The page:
"The History of the Rise, Progress, and Accomplishment of the Abolition of the African Slave Trade"
Held at: Haverford College Quaker & Special Collections [Contact Us]370 Lancaster Ave, Haverford, PA 19041
This is a finding aid. It is a description of archival material held at the Haverford College Quaker & Special Collections. Unless otherwise noted, the materials described below are physically available in their reading room, and not digitally available through the web.
Overview and metadata sections
Thomas Clarkson (1760–1846) was a leading campaigner against slavery and the African slave trade. He was born in 1760, in Wisbech, Cambridgeshire, England, the son of John Clarkson. After graduating from St. John's College, Cambridge, in 1783, Clarkson, along with Granville Sharp (1735–1813), founded the Committee for the Abolition of the African Slave Trade in 1787, which increased popular support for abolition and was the main campaigner behind the abolition of the slave trade. Clarkson prepared pamphlets from his travels to raise public awareness and support in their fight against the slave trade. In 1807, Great Britain enacted a bill prohibiting the importation of slaves. The next year Clarkson published "The History of the Rise, Progress, and Accomplishment of the Abolition of the African Slave-Trade by the British Parliament." Clarkson married Catherine Buck and the couple had a son, Thomas (1796-1837). Clarkson, along with Wilberforce, joined to campaign for the end of slavery and both served as vice presidents for the Anti-Slavery Society, also called the Society for the Mitigation and Gradual Abolition of Slavery Throughout the British Dominions. In 1833, slavery was abolished in the United Kingdom with the Slavery Abolition Act, but Clarkson continued to work towards emancipation in the United States until his death in 1846.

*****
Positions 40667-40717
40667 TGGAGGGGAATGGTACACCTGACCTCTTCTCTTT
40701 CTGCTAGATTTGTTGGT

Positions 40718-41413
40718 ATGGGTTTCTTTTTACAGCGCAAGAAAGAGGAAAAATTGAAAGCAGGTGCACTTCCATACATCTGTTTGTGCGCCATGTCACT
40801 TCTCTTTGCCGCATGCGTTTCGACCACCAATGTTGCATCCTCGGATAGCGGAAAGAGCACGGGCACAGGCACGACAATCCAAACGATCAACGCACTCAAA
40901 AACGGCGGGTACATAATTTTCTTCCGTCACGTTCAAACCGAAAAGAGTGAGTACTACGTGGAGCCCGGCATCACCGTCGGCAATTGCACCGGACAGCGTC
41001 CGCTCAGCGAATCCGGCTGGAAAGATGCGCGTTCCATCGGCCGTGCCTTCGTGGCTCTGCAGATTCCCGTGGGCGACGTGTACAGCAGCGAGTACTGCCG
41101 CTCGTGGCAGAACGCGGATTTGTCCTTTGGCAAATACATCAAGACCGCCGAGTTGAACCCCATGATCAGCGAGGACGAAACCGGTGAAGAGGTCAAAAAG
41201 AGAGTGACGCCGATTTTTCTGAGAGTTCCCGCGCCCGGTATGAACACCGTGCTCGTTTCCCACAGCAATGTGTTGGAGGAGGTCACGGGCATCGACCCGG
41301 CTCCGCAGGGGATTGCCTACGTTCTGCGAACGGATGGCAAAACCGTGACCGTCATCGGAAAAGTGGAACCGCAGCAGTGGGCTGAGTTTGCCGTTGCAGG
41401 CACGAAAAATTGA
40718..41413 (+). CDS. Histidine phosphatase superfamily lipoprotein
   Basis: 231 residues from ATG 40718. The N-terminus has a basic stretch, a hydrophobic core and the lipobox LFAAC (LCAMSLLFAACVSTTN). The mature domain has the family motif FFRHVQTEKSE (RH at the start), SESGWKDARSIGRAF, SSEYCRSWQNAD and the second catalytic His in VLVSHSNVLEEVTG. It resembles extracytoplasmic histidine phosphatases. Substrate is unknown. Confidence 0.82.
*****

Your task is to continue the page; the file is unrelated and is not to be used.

This collection is comprised of the two volume, handwritten manuscript of Thomas Clarkson's "The History of the Rise, Progress, and Accomplishment of the Abolition of the African Slave Trade." In it, Clarkson describes the Quaker influence in the abolitionist movement in Britain and the parliamentary debates leading to the Slave Trade Act of 1807. The manuscript describes both the arguments in support and in opposition to abolition, and the actions of the members of the abolition movement. Volume 1 contains the early history of the abolition movement until July, 1788, and volume two describes the abolition movement from 1789 to 1808. The manuscript includes edits throughout.
Processed by Kara Flynn; completed September, 2015.
- Quakers -- History
- Quakers -- Great Britain
- Quaker abolitionists
- Antislavery movements -- History
- Slavery and the church -- Society of Friends
- Haverford College Quaker & Special Collections
- Finding Aid Author
- Kara Flynn
- Finding Aid Date
- September, 2015
- Access Restrictions
The collection is open for research use.
- Use Restrictions
Standard Federal Copyright Laws Apply (U.S. Title 17).
Includes a diagram of a slave ship, which shows how slaves were packed into the slave ships. Published by J.P. Parke, Philadelphia, 1808.